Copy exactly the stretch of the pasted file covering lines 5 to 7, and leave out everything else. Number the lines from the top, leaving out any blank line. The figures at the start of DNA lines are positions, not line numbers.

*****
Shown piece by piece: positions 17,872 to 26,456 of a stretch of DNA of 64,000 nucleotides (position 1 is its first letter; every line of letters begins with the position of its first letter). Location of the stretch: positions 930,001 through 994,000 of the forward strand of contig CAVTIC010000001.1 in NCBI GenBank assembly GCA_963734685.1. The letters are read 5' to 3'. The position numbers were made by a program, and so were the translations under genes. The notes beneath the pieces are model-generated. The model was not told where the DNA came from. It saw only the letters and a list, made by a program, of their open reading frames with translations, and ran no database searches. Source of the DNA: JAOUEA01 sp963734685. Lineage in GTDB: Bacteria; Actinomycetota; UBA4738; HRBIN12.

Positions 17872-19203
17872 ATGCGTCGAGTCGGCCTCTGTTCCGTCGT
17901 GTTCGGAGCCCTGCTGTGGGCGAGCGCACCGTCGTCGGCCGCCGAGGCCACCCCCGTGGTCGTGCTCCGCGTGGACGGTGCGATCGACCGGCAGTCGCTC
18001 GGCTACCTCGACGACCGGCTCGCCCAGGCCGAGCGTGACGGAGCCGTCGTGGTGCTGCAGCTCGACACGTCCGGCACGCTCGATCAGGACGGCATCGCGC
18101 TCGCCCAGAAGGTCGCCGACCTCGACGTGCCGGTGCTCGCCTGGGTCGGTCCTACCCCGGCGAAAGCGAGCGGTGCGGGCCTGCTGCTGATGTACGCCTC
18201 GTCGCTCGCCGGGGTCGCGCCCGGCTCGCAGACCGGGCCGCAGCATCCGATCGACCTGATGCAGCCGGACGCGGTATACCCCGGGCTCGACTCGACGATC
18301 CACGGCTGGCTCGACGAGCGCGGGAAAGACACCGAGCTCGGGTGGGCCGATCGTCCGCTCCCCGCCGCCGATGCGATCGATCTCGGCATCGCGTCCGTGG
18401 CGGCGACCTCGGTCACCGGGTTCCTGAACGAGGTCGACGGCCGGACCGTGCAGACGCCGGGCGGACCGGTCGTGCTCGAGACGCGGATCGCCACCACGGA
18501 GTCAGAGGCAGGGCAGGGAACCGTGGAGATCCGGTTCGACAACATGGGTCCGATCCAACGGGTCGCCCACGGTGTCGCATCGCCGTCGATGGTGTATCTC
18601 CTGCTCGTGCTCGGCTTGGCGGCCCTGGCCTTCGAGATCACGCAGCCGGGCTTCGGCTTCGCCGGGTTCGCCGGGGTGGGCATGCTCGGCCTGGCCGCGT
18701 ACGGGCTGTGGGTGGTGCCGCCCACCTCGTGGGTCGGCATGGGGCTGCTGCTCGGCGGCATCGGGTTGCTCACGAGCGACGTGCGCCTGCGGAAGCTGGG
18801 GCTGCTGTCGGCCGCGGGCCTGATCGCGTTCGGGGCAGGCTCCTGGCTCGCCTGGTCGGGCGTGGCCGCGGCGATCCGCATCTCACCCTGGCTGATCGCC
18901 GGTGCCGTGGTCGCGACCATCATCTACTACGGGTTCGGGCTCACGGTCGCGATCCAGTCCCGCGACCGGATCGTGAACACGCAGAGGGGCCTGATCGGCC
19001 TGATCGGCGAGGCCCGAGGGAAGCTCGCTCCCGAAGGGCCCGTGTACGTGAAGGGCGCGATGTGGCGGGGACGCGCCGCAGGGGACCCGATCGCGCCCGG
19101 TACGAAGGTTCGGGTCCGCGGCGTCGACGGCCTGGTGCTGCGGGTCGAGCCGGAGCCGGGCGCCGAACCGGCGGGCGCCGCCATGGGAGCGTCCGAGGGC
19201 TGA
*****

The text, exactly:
18001 GGCTACCTCGACGACCGGCTCGCCCAGGCCGAGCGTGACGGAGCCGTCGTGGTGCTGCAGCTCGACACGTCCGGCACGCTCGATCAGGACGGCATCGCGC
18101 TCGCCCAGAAGGTCGCCGACCTCGACGTGCCGGTGCTCGCCTGGGTCGGTCCTACCCCGGCGAAAGCGAGCGGTGCGGGCCTGCTGCTGATGTACGCCTC
18201 GTCGCTCGCCGGGGTCGCGCCCGGCTCGCAGACCGGGCCGCAGCATCCGATCGACCTGATGCAGCCGGACGCGGTATACCCCGGGCTCGACTCGACGATC